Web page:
Daniel Eisenstein, Harvard University
April 19, 2021
Since mid-December, DESI has been intensively performing its Survey Validation (SV) observations. With SV, we seek to optimize the 5-year survey design using on-sky observations of our target classes. We of course based our designs on what was known before DESI, but DESI is a big enough step forward that one can’t be sure until one verifies the performance with the instrument itself!
One of the challenges for Survey Validation is that we want to verify our survey plans with targets that are fainter and spread over wider areas of the sky than have previously been observed. So we need to make our own truth tables by observing our targets with much longer exposures than we plan for the survey, so that the correct answers become obvious. We then can split the observations into portions to see what a survey-length exposure would yield.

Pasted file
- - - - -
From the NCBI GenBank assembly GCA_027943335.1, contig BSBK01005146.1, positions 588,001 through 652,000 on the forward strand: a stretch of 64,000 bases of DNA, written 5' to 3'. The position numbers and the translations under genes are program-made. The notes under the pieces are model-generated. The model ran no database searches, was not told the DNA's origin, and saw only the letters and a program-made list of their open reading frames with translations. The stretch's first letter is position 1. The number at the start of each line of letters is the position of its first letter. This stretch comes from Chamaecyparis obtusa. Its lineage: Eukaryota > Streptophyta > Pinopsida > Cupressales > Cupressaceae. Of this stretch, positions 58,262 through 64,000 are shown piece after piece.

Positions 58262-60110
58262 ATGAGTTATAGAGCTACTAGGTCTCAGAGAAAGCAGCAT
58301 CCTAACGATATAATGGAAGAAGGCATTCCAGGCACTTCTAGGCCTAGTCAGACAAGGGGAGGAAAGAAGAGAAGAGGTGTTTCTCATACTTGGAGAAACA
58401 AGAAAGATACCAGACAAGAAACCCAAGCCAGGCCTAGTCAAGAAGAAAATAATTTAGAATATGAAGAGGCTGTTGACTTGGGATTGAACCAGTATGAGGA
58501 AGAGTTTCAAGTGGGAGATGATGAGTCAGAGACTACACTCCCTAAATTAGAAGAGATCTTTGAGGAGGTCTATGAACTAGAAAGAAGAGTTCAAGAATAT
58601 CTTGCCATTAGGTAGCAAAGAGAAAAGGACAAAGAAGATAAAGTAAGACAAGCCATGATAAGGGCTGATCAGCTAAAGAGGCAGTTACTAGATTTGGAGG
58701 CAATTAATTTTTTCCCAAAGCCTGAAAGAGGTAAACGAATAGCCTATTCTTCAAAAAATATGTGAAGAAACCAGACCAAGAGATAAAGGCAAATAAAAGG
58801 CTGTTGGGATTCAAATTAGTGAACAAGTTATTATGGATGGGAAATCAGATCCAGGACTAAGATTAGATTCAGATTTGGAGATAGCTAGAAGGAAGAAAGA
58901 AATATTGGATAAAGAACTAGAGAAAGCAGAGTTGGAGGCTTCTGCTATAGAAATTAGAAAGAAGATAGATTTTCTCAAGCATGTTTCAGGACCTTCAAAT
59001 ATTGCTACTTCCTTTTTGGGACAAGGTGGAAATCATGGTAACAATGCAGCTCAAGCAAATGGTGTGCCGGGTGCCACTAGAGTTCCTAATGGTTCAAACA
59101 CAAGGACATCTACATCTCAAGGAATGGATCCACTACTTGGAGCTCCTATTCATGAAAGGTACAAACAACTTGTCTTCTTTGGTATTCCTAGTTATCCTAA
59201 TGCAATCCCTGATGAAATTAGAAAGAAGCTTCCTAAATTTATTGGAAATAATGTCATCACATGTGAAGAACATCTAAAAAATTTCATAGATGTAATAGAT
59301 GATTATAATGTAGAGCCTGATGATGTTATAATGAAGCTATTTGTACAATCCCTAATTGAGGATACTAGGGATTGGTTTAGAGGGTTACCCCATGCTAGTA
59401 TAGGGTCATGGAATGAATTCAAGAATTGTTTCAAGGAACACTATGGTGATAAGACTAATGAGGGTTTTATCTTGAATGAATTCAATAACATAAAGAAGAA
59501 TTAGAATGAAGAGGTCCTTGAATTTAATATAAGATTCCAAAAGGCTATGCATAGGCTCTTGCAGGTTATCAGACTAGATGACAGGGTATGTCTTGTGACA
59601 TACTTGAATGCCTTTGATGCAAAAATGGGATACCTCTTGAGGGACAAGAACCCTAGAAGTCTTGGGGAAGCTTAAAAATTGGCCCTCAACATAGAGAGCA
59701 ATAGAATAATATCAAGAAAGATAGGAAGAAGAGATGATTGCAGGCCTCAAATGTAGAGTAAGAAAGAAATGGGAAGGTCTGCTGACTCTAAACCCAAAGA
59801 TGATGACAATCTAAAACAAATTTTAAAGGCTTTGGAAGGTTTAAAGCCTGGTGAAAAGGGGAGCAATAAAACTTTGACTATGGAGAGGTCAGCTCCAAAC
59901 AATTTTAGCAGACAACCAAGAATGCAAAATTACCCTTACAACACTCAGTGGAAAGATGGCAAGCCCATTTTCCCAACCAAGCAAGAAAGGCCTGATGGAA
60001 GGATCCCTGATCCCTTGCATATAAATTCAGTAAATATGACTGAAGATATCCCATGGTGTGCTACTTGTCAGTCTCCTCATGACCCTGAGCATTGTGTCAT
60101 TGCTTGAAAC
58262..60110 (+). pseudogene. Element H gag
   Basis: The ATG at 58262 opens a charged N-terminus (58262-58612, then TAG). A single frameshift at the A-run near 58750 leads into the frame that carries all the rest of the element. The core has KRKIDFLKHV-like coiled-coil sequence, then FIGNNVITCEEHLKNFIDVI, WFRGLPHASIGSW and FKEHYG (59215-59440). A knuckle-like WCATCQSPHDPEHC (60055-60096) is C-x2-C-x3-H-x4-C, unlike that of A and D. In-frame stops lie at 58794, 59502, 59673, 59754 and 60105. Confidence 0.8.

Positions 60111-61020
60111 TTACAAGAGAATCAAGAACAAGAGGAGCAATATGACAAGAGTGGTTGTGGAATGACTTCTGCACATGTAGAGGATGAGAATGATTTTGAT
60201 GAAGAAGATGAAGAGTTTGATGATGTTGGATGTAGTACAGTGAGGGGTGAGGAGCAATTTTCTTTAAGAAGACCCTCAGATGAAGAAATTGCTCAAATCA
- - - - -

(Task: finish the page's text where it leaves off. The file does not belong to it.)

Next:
From mid-December through the end of March, DESI observed 161 separate tiles as part of the first phase of its survey validation program, collecting over 1600 separate spectroscopic exposures. We combined 4.3 million separate observations of 465,000 distinct examples of our target classes, with an average of 95 minutes per target, obtaining redshifts for 412,000 objects. This is already one of the largest extragalactic spectroscopic data sets ever collected, including 108,000 redshifts above 0.8.
The whole DESI collaboration has mobilized to analyze these on-sky data, because rapid answers are needed to define the main survey. The results have been very encouraging; we’ll share more examples in future blog posts.